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I am against all organized religions on principle. They’re various forms of tyranny that enslave the mind as well as the human spirit, although, admittedly, some do it more perniciously than others. This distaste, however, does not dissuade me from believing in the individual’s right to live whatever life he or she chooses to live, provided it doesn’t interfere in any way with the rights of others. Quebec’s odious legislation, passed this week as Bill C-62, and heralded as a move towards “religious neutrality”, is a monstrous affront that wantonly violates basic human rights as well as the Canadian Charter, which guarantees freedom of belief and worship. We are being told – dubiously, it’s true – that 87% of Quebeckers support the bill. This only proves, yet again, that, alas, the majority of citizens are too stupid to think for themselves and determine that this legislation specifically and solely targets Muslim women who wear the nikab or face-covering. There are only an estimated 150 of these women in Montreal, the city most affected. So are we passing legislation to persecute a mere 150 women, or are we actually sending a repugnant message to all Muslims: you aren’t welcome here? Obviously it is the latter (unless our legislators are bent on wasting their time and our tax dollars – a possibility that can never be entirely ruled out of any issue). Clearly there are situations – medical, legal – when a face must be visible. But such situations can be handled discreetly in private. Yet this shameful, backward, parochial and barbaric law denies the nikab-wearer the right to any public service, including transportation, and it denies these services without a shred of evidence to suggest that such denial is in the public interest. When has a woman in the nikab ever posed a problem on buses or trains? Never is the answer – unless you count the problems bigots and closed-minded imbeciles pose themselves everywhere all day long. Poor fools. A proposition offered with no evidence to back it ought not to merit any evidence for its refutation.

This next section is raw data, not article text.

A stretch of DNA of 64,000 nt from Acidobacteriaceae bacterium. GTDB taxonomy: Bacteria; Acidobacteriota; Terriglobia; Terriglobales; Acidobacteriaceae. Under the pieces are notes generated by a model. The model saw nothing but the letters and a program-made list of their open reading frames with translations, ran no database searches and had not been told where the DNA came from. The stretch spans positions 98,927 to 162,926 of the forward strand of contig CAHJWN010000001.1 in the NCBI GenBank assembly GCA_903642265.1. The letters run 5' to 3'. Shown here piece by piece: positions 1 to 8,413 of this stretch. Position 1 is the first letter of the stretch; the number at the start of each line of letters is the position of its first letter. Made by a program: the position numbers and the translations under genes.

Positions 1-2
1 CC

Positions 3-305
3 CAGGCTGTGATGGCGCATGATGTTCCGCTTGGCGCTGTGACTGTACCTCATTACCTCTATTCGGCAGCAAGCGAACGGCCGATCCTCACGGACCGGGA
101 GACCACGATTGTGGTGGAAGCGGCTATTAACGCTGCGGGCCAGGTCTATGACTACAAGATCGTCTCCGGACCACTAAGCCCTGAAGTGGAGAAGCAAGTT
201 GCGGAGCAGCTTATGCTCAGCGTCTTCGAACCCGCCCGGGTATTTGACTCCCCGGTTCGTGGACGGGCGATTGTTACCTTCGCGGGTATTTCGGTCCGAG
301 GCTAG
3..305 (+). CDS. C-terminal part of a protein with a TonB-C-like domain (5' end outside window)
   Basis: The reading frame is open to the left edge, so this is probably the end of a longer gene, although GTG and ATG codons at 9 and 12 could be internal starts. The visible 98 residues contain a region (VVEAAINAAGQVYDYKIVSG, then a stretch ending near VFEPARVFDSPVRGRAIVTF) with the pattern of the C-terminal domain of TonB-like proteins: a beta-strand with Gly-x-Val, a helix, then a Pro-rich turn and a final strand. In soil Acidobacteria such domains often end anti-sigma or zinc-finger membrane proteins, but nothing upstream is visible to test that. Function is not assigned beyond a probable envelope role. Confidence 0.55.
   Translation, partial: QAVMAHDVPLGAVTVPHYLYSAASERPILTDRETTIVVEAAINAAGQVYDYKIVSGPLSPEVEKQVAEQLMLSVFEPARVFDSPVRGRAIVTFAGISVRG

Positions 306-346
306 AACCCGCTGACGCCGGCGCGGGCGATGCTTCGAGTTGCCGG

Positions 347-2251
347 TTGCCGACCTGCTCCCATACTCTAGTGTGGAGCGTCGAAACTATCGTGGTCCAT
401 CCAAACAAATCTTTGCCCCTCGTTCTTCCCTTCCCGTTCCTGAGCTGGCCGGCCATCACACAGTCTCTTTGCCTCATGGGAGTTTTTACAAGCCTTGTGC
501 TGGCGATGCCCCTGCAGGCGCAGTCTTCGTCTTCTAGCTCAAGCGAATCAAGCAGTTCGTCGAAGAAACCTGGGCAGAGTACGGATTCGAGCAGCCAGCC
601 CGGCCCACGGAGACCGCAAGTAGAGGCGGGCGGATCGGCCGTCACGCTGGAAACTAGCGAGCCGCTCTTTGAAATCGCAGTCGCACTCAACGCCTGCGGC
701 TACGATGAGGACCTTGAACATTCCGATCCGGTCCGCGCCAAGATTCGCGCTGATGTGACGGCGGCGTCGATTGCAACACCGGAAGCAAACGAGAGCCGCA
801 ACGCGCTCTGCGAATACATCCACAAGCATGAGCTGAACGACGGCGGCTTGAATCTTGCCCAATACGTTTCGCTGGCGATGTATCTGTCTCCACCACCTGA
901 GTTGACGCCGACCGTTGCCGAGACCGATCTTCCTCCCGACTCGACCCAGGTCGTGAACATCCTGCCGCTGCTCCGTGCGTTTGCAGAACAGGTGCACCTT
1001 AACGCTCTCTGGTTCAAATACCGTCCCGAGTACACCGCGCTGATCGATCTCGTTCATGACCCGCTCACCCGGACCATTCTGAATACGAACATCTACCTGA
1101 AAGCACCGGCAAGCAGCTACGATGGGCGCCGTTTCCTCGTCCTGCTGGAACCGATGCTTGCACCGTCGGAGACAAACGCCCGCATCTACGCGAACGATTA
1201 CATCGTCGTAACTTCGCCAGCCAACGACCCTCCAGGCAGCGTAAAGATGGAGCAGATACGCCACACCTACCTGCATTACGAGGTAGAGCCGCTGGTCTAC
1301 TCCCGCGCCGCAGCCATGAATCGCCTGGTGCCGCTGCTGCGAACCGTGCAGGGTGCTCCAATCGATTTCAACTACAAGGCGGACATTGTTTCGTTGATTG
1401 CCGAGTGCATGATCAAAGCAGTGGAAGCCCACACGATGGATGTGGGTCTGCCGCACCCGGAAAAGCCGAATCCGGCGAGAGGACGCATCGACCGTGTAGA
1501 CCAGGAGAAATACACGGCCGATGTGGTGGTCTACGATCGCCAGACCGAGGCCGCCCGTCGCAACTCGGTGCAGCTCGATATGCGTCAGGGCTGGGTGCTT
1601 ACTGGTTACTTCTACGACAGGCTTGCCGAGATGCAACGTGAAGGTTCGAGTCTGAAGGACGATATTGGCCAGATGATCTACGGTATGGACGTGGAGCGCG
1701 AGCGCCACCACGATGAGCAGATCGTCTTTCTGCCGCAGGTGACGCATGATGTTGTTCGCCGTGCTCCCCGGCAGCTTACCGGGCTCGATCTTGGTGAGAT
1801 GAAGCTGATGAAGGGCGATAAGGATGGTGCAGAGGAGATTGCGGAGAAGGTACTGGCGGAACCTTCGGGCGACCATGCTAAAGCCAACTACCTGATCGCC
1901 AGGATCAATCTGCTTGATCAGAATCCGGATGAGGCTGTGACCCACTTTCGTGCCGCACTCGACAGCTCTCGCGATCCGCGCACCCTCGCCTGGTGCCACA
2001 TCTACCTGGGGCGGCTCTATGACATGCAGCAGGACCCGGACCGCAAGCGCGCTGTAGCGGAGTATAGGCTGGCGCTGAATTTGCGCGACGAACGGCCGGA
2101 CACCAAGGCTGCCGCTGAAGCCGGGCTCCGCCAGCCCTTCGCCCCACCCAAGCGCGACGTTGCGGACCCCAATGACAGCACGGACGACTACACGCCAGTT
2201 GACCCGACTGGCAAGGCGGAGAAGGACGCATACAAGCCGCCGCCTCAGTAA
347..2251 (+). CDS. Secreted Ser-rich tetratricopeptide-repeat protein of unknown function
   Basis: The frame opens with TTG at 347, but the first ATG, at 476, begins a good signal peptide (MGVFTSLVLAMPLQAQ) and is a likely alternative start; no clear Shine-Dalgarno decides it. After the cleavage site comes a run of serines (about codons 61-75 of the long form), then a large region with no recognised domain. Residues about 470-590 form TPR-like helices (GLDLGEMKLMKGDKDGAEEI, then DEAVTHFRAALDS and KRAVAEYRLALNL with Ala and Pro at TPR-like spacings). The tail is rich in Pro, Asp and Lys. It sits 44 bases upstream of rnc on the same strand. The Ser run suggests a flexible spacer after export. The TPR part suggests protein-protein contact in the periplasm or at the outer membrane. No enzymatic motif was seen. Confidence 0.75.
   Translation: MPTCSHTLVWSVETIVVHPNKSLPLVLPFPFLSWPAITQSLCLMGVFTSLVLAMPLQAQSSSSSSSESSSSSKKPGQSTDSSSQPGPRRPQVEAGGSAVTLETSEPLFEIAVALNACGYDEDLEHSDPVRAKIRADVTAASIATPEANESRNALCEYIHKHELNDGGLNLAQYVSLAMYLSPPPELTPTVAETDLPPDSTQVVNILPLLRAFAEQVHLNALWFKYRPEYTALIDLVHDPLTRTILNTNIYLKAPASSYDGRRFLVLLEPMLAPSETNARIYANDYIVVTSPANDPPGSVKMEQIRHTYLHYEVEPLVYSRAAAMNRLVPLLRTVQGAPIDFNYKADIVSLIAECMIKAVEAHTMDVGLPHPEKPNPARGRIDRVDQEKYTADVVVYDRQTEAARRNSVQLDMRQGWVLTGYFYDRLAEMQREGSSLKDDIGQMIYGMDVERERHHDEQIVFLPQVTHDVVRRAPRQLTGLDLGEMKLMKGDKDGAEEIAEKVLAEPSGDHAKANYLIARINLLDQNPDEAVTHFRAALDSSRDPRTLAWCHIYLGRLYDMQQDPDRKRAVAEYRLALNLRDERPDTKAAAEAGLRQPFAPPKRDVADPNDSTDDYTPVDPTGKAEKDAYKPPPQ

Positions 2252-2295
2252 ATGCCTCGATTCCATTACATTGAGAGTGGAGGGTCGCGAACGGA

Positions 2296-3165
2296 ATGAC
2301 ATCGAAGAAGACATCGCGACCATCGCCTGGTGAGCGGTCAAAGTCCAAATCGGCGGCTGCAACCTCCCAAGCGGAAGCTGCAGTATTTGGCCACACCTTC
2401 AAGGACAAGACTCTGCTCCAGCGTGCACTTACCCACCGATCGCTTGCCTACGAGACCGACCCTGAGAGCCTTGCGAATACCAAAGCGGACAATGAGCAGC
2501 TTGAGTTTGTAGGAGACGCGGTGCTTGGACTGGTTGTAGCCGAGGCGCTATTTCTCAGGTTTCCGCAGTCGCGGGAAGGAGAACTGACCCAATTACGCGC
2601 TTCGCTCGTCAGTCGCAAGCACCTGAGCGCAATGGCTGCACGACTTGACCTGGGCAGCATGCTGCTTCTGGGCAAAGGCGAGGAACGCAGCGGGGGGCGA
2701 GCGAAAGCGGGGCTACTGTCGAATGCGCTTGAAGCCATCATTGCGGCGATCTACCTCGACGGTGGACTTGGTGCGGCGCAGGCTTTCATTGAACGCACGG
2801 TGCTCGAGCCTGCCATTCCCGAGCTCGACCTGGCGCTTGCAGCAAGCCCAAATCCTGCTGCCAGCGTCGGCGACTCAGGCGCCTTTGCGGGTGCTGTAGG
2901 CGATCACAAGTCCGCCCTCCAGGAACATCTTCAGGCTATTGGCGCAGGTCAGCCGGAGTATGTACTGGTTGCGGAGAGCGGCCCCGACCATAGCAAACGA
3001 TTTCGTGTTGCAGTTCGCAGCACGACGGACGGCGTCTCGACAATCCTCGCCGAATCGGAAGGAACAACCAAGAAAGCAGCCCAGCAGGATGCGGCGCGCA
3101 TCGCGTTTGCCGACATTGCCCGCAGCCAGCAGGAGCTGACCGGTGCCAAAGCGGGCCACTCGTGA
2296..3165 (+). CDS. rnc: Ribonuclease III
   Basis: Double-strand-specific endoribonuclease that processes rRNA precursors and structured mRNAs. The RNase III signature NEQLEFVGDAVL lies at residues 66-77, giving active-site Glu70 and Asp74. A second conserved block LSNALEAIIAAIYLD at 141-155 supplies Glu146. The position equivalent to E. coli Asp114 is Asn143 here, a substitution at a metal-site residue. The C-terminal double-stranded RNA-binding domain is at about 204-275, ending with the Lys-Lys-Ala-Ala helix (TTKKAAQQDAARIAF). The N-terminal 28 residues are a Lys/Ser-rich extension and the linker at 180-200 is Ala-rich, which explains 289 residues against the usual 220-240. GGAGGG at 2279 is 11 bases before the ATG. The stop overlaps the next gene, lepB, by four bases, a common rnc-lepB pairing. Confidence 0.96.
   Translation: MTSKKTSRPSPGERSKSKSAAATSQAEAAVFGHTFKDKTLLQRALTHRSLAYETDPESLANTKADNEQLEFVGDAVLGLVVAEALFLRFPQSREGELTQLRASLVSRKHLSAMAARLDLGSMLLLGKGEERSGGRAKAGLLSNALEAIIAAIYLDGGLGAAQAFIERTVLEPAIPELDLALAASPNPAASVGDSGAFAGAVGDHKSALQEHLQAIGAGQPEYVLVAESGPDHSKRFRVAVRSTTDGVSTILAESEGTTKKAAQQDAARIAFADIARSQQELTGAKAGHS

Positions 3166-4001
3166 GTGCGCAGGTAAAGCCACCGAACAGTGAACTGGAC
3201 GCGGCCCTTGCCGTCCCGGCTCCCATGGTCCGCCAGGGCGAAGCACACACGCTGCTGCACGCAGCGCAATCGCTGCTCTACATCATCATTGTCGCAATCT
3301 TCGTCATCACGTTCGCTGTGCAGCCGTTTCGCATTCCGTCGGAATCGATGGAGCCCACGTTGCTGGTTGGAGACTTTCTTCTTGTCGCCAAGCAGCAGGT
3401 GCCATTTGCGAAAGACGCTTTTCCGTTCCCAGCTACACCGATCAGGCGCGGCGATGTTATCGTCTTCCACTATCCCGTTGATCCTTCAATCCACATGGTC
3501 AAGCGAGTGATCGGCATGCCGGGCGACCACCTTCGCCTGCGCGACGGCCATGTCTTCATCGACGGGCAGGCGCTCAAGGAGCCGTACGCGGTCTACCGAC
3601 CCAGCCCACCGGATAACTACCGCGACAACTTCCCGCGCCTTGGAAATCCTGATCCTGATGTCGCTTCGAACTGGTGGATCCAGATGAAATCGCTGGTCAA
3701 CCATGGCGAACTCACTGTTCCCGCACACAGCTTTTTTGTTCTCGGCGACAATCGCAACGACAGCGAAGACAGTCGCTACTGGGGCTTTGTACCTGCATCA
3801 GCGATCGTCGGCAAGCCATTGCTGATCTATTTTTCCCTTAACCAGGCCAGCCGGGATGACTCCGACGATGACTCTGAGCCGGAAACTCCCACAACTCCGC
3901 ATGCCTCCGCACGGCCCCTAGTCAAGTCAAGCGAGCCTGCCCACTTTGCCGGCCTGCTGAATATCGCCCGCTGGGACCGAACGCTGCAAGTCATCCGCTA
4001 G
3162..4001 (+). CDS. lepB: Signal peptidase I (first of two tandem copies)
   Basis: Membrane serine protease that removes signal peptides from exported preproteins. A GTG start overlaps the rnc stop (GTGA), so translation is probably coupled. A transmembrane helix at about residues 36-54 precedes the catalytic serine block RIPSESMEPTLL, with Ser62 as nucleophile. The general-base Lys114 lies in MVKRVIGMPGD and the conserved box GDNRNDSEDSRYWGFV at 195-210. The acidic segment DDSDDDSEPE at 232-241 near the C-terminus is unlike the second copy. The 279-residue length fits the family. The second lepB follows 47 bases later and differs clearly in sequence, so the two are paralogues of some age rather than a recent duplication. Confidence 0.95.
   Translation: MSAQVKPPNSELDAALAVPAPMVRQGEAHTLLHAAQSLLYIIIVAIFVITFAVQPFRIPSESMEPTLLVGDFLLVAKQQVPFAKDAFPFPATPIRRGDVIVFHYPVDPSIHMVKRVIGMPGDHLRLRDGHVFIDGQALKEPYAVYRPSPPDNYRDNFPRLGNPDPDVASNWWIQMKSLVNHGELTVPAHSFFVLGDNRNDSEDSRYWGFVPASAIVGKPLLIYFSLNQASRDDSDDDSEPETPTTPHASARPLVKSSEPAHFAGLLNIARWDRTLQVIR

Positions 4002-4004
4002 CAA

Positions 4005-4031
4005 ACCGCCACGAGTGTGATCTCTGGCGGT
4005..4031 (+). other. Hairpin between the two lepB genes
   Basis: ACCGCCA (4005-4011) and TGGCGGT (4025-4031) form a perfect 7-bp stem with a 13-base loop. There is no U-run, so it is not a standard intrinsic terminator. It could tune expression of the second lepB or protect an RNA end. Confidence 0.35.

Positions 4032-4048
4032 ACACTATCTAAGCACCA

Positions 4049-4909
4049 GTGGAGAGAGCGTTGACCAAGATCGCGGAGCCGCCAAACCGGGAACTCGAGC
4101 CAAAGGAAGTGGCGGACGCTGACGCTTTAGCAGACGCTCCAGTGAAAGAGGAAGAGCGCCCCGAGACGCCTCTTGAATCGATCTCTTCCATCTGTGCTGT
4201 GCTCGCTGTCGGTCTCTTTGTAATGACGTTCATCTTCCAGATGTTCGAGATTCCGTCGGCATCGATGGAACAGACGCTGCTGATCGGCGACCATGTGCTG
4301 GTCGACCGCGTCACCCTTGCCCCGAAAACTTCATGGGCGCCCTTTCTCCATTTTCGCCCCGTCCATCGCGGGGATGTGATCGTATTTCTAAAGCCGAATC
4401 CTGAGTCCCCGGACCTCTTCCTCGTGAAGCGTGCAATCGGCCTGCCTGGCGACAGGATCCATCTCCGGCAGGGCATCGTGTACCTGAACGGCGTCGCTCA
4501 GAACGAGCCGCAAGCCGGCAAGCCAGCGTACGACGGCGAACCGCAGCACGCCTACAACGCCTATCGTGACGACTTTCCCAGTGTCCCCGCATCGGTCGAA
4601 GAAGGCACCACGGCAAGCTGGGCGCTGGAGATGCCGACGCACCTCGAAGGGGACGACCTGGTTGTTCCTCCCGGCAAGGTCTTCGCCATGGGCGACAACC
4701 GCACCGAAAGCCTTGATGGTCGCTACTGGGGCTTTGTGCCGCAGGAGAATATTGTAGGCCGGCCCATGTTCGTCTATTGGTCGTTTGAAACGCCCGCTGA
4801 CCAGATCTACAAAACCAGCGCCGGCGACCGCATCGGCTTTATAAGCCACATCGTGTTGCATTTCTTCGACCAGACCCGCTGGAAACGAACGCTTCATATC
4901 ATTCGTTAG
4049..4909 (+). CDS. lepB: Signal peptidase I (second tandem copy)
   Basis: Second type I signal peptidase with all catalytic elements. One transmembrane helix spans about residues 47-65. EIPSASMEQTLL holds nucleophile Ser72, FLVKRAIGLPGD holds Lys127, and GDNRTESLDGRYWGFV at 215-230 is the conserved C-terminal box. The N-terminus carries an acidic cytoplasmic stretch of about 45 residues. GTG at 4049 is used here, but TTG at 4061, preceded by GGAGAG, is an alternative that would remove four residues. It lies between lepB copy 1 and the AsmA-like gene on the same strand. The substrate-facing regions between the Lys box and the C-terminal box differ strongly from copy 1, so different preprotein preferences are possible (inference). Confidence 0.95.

Most stultifying of all is the laughable claim for this bill of “religious neutrality”, when the only people it can possibly affect are Muslim women. One oaf on the radio moaned on about, “If I went to their country wearing a crucifix it wouldn’t be allowed, would it? When in Rome, you know…” For a start, I thought, this is their country now; and it would depend on which one their country was, wouldn’t it? In a few of them you’d be wearing a burka too, so the crucifix would be irrelevant. And we’re not in Rome (where the victims of sexual harassment are currently being blamed for their own rape or misfortune). As for the ban on face-covering in general – which the law alleges it concerns – is it to include hockey goalies, nuns, Halloween disguises, and any protection from minus 30 degrees Centigrade? And religious neutrality? It’s not as if Montreal doesn’t flaunt a fantastically enormous cross on the summit of its mount, is it? If 87% of the population really does approve of this legislation and feel it’s necessary if not vital, then it doesn’t augur well for Quebec sovereignty, does it? Who would want to live in a nation hollering and puking its way back into the 14th century? Perhaps the 13% of us still educated enough to be egalitarian and open-minded can found a Quebe Rationale? This is a national disgrace, as it ought to be, and those Quebeckers too moronic to feel the sting of shame should ask themselves why this is, and also why they are behaving exactly like the Nazi Party they once contentedly housed (under the aegis of Adrien Arcand), until a little problem called the Second World War made it suddenly untenable. Plus ca change…